How can you go about discovering interests to expand upon?

  • Observe and listen! Children naturally gravitate towards talking about and doing the things they are currently passionate about. Conversation at mealtimes and throughout the day, along with paying attention to what they are building in the block center or pretending to be in the dramatic play area, can give great insight to their personal favorites!
  • What is trending? Currently, my nephew is all about his new fidget spinner and I can’t help but see them everywhere I go! I love how this teacher turned a popular toy into some incredible STEM activities that can be adapted to a variety of age levels.
  • What events are surrounding them? Field trip to the firehouse or a visit from the shaved ice truck this week? Build upon their excitement for happenings outside of the normal routine and find ways to incorporate elements of the event into your classroom plans.
  • Be spontaneous! If your children are distracted by the construction project outside the classroom window, it’s okay to change up plans for the day. They might not often get the chance to see this machinery in action, so take advantage of the spur of the moment science and engineering learning opportunity.

Planning activities based on children’s interests needs plenty of teacher support to be successful.

Teachers help facilitate learning by providing materials, asking a variety of open-ended questions to expand thinking, and being actively involved by enjoying the process right alongside the children!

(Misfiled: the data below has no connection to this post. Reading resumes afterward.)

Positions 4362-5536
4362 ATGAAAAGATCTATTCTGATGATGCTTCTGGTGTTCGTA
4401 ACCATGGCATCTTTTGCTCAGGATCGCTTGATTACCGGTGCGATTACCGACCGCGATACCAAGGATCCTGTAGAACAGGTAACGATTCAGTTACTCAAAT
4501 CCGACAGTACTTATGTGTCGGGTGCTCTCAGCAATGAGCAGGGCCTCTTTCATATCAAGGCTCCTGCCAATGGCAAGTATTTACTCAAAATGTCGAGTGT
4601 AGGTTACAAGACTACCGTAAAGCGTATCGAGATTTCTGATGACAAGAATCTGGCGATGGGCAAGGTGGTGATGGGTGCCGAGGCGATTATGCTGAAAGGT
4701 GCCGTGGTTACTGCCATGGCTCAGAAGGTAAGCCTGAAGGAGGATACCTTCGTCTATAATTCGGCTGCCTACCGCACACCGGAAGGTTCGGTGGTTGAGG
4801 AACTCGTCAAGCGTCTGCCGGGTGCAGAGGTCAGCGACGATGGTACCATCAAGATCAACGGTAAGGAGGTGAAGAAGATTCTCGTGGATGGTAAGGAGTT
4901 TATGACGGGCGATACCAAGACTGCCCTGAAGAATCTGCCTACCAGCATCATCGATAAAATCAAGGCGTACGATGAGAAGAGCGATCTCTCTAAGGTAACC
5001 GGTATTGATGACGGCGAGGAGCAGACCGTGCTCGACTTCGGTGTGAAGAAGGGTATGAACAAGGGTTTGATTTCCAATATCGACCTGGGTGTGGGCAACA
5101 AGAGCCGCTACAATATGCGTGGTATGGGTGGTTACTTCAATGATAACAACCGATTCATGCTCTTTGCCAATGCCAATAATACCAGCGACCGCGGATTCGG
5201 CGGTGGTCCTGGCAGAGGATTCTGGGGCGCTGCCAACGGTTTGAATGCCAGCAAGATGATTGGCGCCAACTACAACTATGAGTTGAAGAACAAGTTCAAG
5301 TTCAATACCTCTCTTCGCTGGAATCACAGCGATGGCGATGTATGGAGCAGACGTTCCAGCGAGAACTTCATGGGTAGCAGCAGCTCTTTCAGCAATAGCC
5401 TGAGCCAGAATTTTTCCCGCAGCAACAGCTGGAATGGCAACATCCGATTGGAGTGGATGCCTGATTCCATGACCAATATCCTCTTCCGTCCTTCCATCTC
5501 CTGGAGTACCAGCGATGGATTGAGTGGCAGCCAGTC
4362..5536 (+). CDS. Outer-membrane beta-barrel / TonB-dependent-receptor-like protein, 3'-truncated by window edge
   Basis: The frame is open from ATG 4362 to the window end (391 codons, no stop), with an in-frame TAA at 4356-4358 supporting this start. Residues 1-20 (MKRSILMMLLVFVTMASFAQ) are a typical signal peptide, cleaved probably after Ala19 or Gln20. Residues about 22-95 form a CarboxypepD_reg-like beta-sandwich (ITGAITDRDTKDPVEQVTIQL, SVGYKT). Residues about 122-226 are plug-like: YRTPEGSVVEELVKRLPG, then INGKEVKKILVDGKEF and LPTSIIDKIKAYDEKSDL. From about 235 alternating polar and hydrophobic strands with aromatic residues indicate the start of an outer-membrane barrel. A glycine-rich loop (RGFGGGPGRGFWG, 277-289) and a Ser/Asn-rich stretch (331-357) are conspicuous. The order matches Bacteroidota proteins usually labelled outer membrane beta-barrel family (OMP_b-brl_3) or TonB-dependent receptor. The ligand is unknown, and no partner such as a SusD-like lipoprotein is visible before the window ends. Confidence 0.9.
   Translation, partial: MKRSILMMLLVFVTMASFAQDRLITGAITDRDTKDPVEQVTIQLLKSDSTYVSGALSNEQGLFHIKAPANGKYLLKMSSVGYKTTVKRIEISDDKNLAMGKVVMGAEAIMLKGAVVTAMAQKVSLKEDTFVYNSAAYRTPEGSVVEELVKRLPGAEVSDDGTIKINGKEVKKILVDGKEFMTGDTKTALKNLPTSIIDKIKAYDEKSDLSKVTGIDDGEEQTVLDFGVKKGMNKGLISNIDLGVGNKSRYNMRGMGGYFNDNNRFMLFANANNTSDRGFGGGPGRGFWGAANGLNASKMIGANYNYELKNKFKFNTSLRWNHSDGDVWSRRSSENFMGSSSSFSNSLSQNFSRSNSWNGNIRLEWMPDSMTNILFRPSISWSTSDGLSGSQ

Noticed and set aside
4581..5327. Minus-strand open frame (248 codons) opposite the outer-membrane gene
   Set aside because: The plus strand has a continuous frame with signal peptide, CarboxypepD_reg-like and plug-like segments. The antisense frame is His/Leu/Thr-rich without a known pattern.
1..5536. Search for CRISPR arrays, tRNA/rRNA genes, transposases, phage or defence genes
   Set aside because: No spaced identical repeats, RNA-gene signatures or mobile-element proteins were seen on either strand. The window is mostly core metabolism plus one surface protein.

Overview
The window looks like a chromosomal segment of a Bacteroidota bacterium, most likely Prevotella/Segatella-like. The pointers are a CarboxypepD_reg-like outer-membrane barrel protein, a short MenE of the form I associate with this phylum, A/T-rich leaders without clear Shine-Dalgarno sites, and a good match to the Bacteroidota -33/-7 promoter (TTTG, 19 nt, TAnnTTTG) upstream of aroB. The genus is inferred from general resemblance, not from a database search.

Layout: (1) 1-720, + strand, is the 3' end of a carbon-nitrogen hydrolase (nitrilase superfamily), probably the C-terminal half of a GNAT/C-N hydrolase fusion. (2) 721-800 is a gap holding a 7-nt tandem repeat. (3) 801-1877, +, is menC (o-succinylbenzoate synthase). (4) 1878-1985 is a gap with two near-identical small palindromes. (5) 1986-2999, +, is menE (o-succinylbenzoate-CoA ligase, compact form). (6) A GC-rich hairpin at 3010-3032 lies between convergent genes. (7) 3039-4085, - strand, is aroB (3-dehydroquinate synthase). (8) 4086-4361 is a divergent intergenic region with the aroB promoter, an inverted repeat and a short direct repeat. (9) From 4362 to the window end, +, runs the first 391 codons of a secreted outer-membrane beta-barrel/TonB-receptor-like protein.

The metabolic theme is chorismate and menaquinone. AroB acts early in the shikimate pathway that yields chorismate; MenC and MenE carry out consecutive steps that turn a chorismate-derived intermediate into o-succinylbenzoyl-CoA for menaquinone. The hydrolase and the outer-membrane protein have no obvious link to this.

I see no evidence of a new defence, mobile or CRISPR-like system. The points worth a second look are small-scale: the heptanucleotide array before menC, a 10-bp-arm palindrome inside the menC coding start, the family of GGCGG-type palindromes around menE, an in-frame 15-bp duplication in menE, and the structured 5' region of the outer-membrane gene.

By letting the children lead the learning, classrooms benefit in many ways:

  • Children are engaged and excited, resulting in less challenging behaviors.
  • Topics often offer opportunities that can span across several curriculum areas. Math, science, and writing skills to name a few.
  • Build connection and expand children’s knowledge by sharing your interests. Children can only be interested in what they already know, so exposing them to new topics and experiences helps increase that knowledge. Plus, they will love learning about your favorites!

When you open your eyes and ears and let the children lead the way, the learning opportunities are endless!

Oktoberfest in Preschool?

In a response to a recent local news story, many radio stations and media outlets this weekend hotly debated whether or not it is appropriate for preschoolers to drink out of miniature plastic beer steins. As I listened to the extremes of children becoming alcoholics to parents sucking all of the fun out of life, I continued to question the study of Germany in a 4-year-old preschool classroom at all!

My understanding of a 4-year-old’s brain tells me that since children at this age are still just at the very literal and egocentric stage of development, they have a hard time thinking about anyone besides themselves. Let alone thinking about the country of Germany, 4000 miles away!  Many 4-year-olds I observe do not think about the child 4 feet away from them let alone people they cannot develop a personal relationship with.

I know that we live in a city with a rich German cultural heritage, and I know that children are exposed to many family traditions (some age-appropriate and some not). But without a firsthand relationship with these traditions, preschoolers have a difficult time constructing knowledge of an abstract place and culture.

I support including opportunities for cultures to be explored as long as there is some relevance to the child’s world. Listening to an accordion player play a German tune is age-appropriate and an opportunity for children to share in an experience where they can construct and share knowledge about their world. An accordion player who is someone’s grandparent would provide even more meaningful connections to the children’s own experiences.